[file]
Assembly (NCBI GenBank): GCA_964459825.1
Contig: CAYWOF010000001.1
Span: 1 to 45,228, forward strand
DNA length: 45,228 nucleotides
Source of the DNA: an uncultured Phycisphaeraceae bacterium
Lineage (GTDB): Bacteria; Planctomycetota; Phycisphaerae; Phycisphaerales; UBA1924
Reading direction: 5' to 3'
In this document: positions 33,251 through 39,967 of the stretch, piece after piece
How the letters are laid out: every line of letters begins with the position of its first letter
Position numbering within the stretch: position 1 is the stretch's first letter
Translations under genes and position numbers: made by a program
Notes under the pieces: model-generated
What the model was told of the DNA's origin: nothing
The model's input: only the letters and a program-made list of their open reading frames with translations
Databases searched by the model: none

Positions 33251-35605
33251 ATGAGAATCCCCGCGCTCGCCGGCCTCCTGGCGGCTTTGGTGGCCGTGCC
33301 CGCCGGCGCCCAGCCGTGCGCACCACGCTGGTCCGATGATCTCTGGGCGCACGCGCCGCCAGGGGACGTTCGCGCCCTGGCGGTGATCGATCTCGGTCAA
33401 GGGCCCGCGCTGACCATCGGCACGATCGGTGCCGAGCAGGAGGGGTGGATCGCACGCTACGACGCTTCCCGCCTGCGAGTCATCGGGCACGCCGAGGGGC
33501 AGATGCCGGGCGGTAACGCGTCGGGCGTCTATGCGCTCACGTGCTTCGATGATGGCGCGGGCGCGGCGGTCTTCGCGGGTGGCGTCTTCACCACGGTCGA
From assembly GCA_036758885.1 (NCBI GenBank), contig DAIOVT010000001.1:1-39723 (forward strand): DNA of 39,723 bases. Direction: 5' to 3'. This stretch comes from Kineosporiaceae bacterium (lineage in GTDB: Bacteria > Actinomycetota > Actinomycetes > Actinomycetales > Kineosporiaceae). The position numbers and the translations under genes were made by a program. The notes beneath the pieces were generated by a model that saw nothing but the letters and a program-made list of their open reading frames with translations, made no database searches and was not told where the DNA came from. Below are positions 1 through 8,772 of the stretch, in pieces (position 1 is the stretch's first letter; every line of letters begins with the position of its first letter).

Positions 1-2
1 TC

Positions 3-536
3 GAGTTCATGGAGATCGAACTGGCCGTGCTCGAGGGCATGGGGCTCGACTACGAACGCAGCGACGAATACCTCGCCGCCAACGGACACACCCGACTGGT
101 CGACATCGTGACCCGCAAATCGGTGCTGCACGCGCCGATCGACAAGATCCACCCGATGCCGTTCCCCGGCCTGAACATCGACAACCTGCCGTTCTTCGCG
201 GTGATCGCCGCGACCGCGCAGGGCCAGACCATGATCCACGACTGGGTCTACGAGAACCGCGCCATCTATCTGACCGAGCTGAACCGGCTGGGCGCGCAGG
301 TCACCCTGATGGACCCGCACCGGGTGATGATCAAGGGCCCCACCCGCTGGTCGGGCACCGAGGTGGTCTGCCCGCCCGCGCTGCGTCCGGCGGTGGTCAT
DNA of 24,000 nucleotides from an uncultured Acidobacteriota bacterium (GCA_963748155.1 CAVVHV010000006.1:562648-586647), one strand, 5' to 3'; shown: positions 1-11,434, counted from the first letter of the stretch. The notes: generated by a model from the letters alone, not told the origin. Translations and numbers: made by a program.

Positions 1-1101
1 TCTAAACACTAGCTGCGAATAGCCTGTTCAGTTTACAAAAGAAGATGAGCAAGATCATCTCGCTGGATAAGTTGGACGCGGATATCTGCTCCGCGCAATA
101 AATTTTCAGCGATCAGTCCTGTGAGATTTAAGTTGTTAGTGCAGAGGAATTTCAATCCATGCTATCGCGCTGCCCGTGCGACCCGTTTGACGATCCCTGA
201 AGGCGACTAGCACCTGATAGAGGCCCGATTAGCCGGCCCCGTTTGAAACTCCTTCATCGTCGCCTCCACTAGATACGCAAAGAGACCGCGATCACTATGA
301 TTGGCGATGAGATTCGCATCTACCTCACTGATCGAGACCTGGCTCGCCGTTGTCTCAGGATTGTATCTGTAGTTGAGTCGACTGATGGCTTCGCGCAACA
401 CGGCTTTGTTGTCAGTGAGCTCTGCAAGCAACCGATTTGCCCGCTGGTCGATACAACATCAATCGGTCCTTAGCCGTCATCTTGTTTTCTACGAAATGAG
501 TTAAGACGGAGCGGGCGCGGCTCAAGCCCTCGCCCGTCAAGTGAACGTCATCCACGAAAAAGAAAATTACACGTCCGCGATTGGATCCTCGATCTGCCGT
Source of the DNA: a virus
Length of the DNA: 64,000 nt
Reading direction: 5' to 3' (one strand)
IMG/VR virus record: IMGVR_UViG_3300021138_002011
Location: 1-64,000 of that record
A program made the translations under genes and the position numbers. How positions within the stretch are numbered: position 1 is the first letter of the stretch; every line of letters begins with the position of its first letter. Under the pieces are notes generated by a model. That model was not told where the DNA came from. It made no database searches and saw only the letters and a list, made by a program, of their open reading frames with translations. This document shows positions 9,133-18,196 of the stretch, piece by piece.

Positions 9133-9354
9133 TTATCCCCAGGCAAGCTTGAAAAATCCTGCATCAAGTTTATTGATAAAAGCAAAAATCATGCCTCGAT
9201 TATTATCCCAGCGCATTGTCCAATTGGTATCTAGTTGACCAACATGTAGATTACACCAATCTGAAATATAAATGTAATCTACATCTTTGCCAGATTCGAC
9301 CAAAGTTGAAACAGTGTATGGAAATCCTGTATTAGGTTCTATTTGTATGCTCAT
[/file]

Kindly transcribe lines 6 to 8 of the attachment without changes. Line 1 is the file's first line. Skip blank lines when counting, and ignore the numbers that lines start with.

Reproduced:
Lineage (GTDB): Bacteria; Planctomycetota; Phycisphaerae; Phycisphaerales; UBA1924
Reading direction: 5' to 3'
In this document: positions 33,251 through 39,967 of the stretch, piece after piece